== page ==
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What Are the Signs of Alcohol Abuse?

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At times in their lives, many people wonder if they’ve developed a dependency on alcohol. Recreational drinking may become a frantic compulsion. Suddenly, you can’t function without reaching for the bottle. Signs of alcohol abuse are prevalent—there’s a fixation on where to get that next drink, despite growing problems caused by the excess.

And with increased tolerance, someone struggling with alcohol addiction needs to drink more to feel the same effects. Once you recognize alcohol addiction and the symptoms or signs of alcoholism, you should know that steady, supportive help is available. Our alcohol rehab in Atlanta moves people toward more functional, fulfilling lives.

Alcohol Addiction Symptoms

From reliance on alcohol to cope with responsibilities or relationships to escalating binge drinking, signs of alcohol abuse are varied. While not all conditions are severe, signs and symptoms are often universal. Some may include:

  • Abandoning or cutting back on everyday activities to find and use alcohol
  • Feeling an intense craving or urge to drink alcohol
  • A growing inability to function without alcohol
  • Drinking despite the realization that alcohol-related behaviors are destroying job or personal relationships
  • Repeated and failed attempts to cut back or stop drinking
  • Reliance on alcohol despite unsafe conditions—using machinery, driving, physical activities that demand attention
  • Growing tolerance and needing to drink more to feel the same effects
  • Withdrawal symptoms like shaking, profuse sweating, nausea, restlessness, and depression

Signs of Alcohol Abuse and Ways to Help

Alcohol abuse to alcoholism can be a short transition. Your growing commitment to alcohol outweighs your dedication to everything else. You ignore growing physical and emotional side-effects to keep drinking. Denial goes hand-in-hand with alcoholism. When people become overly dependent on alcohol, they may think they can control their drinking and stop whenever they want. Overcoming denial is essential in treating alcoholism, as is recognizing the signs and symptoms. Knowing what’s happening comes first and foremost. Next is asking for help.

Commonly known as an intervention, friends, and family may intervene by sharing concerns about drinking levels and growing signs of alcohol dependency. Speaking with a loved one about alcohol addiction can be challenging. Counselors or those who’ve progressed through stages of recovery can be an asset to recovery. In addition, 12-step programs or support groups like Alcoholics Anonymous harness the power of shared experience and daily practice to help those struggling with alcohol addiction progress toward recovery.

Alcohol Addiction Treatment

From interventions to residential treatment programs, there is a wide range of treatments for those struggling with alcoholism. Like all medical methods and mental health programs, finding the right blend of treatment varies for each person. However, understanding the common practices can help ease the transition:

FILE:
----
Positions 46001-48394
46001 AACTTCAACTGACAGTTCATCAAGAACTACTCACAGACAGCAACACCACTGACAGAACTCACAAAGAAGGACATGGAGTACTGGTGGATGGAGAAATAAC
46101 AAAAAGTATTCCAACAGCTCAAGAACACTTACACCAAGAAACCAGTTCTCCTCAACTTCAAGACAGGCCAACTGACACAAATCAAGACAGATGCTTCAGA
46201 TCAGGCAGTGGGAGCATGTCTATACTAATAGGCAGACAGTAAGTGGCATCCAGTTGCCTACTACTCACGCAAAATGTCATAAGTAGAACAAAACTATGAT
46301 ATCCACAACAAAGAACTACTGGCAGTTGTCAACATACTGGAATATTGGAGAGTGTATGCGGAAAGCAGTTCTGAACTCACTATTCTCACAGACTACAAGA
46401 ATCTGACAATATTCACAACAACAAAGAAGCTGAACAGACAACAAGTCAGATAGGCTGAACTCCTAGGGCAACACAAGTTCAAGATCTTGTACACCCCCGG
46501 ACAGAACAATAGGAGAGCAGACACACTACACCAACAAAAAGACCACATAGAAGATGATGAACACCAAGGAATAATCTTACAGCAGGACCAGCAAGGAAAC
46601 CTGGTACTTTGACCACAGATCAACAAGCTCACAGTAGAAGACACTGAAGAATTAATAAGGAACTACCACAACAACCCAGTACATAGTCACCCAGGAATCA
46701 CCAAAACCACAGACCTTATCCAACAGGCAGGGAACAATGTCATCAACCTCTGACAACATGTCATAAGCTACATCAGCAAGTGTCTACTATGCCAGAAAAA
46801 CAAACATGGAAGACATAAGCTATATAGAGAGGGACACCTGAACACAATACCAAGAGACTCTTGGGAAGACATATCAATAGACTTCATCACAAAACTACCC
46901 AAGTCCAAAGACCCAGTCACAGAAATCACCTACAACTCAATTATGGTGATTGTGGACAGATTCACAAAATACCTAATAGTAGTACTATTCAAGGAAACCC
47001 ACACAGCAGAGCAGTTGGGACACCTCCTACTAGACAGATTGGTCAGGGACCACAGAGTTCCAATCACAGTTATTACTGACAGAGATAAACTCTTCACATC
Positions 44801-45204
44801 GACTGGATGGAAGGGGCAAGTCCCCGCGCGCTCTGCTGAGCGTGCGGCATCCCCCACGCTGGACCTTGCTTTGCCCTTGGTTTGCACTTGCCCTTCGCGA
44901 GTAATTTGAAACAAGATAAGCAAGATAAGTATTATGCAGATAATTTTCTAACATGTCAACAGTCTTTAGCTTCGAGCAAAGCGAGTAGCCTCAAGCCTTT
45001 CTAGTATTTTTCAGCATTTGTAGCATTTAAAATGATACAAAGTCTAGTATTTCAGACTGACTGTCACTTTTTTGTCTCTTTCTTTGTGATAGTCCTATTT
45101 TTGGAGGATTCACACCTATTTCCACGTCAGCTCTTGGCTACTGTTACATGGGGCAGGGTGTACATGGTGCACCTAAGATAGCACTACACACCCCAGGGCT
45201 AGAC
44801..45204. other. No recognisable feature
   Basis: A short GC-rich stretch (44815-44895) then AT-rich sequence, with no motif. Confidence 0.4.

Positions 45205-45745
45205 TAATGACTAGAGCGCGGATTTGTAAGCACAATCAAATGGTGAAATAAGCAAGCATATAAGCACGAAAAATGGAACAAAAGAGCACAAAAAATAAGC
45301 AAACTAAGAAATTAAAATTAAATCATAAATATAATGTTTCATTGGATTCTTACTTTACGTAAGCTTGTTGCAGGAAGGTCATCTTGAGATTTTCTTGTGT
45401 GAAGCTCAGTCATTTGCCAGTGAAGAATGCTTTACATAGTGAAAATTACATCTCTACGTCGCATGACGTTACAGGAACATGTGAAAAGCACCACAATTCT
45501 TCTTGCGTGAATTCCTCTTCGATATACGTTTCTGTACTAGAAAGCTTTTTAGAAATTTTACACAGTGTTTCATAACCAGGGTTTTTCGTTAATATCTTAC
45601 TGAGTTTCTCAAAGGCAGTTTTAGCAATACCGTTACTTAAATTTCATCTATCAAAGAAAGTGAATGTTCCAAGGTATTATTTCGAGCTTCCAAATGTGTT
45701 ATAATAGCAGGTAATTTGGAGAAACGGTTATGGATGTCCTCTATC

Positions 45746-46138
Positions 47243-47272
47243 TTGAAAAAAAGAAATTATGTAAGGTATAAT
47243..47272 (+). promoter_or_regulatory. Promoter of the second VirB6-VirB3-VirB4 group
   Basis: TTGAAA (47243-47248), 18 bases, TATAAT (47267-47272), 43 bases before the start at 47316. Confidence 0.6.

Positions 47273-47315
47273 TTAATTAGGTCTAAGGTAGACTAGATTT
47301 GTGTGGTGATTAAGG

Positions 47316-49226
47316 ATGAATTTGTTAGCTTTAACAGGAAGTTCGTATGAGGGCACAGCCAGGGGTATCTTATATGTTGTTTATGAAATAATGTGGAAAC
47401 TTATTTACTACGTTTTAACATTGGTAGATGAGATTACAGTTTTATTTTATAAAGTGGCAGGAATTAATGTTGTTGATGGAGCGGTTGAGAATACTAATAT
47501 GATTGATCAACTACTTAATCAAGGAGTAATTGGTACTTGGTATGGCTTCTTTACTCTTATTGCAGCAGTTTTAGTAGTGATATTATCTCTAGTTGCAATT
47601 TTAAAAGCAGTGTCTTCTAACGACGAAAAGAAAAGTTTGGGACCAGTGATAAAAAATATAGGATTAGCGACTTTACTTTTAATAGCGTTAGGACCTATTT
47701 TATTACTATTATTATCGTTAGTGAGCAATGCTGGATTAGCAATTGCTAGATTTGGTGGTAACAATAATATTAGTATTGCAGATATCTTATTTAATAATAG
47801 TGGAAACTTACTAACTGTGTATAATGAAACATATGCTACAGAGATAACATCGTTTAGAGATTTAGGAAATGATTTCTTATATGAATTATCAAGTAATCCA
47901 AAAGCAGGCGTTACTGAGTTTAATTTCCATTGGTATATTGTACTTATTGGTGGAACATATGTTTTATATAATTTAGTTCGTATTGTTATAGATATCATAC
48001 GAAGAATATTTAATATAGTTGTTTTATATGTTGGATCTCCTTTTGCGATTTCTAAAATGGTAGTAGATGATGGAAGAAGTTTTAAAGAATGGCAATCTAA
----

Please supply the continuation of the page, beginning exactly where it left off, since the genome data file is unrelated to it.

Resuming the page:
Mental Health Therapy

From psychotherapy to group therapy, through inpatient and outpatient programs, mental health professionals play a crucial role in recovery efforts. Therapy can help us recognize patterns and reasons behind addictive habits through exploring triggers and thought patterns. Recovering alcoholics can learn more about the how and why of their condition. Then, through various therapeutic methods, clients learn how to make different choices and change the lines of reasoning that led to problematic behaviors.

Family Support Therapy

While a client seeks help, support from family and friends is also crucial. Family therapy may include working through dynamics contributing to the problem and helping improve communication between client and loved ones. Families and clients work toward improved communication and better understanding. Furthermore, families find much-needed support as they work to help their loved ones.

Managing Withdrawal and Detox

Unfortunately, coping with the physical discomfort of quitting alcohol is part of recovery. Detox can take up to a week, and certain medications may help combat the physical discomfort of withdrawal. By enlisting medical experts to help navigate the process, clients can better manage the physical side effects of recovery.

Aftercare Programs

After intensive therapy, aftercare programs help with follow-up goals—including maintenance of new habits, relapse prevention efforts, and upholding healthier lifestyles. From a support group to resources for staying the course, aftercare programs play a crucial role in sustaining recovery.

Alcohol Addiction Treatment at Peachtree Recovery Solutions

At Peachtree Recovery Solutions in Georgia, you’ll find a collaboration between medical and mental health providers. Our team of experts navigates the recovery process through various therapy options, including outpatient, inpatient, and special populations therapy programs. If you or your loved one recognize the signs of alcohol addiction and are ready to find your way to a better life, Peachtree Recovery Solutions can help. Call us at (678) 325-7250 to find the support you need.